Getting the Right Medicine in Confession

getting the right medicine

Getting the right medicine for what ails you involves understanding the ailment itself. Giving your doctor all the details of your symptoms helps in making the right diagnosis. It makes no sense to lie to your doctor about your symptoms. He might misdiagnose, and the treatment could be worse than the disease.

Then what sense does it make to hold things back in confession?

Shame and repentance

Shame is a powerful thing. It compels us to hide our sins and avoid repentance. It makes us bury our transgressions in our hearts, where they come to mind again and again. Shame convinces us that we are nothing more than the sum of our sins.

But shame in the face of confession is exactly backward of the proper attitude.

Pay attention carefully. After the sin comes the shame; courage follows repentance. Did you pay attention to what I said? Satan upsets the order; he gives the courage to sin and the shame to repentance.

– St. John Chrystotom

There is no shame in admitting we are sick, and need the care of a physician. The Church is a hospital for sin, and we have a Physician that wants to heal us. But getting the right medicine means an honest assessment of the symptoms.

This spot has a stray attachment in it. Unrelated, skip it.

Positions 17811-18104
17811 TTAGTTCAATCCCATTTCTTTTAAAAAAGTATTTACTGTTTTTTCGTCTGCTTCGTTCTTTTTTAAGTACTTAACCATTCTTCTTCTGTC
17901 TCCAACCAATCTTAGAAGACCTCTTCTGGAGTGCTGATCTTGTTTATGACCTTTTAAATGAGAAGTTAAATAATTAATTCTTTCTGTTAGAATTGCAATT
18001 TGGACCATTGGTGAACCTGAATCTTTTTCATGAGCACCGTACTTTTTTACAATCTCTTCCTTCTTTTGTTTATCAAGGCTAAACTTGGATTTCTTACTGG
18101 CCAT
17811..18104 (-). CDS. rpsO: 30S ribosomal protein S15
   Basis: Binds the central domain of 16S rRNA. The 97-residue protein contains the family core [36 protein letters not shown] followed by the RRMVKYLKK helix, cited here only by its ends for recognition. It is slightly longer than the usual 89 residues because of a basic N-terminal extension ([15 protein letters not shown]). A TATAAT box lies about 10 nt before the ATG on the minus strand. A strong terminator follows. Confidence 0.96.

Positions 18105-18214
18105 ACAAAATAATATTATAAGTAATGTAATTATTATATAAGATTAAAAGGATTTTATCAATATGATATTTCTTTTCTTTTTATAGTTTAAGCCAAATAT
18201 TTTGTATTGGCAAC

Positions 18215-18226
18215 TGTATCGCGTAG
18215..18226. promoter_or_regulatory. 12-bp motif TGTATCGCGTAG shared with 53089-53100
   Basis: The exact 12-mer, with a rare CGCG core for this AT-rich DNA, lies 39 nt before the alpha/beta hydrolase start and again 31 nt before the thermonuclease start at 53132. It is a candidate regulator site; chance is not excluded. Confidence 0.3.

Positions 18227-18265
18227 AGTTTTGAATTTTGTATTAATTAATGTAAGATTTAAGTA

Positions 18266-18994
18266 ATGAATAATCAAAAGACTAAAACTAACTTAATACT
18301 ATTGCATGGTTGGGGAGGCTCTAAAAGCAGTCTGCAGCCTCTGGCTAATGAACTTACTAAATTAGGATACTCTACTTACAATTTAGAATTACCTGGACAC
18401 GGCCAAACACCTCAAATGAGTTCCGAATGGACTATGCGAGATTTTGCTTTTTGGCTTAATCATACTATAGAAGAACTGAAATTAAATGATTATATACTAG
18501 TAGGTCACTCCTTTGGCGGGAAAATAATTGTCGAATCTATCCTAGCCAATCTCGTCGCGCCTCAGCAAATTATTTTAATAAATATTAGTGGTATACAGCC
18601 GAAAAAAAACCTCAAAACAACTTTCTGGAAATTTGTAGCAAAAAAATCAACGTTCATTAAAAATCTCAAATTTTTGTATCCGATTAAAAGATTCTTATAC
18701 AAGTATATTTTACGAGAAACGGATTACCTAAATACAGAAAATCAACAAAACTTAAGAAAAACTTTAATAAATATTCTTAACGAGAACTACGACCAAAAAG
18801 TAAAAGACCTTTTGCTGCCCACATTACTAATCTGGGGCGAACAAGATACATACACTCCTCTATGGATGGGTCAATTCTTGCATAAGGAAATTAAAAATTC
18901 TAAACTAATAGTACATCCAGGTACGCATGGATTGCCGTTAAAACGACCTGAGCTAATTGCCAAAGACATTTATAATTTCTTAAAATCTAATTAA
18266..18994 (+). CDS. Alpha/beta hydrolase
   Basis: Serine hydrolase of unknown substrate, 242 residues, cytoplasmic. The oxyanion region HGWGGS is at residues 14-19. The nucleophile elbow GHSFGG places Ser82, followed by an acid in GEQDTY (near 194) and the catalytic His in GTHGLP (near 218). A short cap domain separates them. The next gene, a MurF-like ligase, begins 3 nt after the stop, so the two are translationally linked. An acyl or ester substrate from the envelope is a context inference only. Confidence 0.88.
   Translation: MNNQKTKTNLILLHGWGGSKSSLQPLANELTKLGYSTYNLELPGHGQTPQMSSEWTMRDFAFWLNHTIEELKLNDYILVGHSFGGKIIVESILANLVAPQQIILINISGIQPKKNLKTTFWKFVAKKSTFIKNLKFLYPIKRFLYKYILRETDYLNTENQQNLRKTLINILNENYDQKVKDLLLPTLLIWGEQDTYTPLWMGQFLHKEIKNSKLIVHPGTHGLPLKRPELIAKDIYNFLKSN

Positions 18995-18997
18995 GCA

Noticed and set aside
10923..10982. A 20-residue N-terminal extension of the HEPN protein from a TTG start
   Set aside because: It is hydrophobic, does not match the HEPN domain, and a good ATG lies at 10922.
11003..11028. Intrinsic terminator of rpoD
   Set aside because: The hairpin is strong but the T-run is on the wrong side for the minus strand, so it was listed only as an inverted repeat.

Getting the right medicine

In the sacrament of confession, it’s important that we’re honest with our priest, and honest with ourselves. I’ll admit that I struggle at times to give a full and honest accounting of my sins. Maybe it’s pride. Maybe it’s the fear that I will have to fully address and give up my favorite sins. But whatever it may be, avoiding true confession denies our priest the ability to help us, and robs us of the chance for true healing.

The sick one who is acquainted with his sickness is easily to be cured; and he who confesses is pain is near to health. Many are the pains of the hard heart; and when the sick one resists the physician, his torments will be augmented.

– St. Isaac the Syrian

Are you ready to really be healed? It starts with the right diagnosis, and getting the right medicine.

If you’re not Orthodox and have questions about the Sacrament of Confession, here are resources from the Orthodox Church in America.

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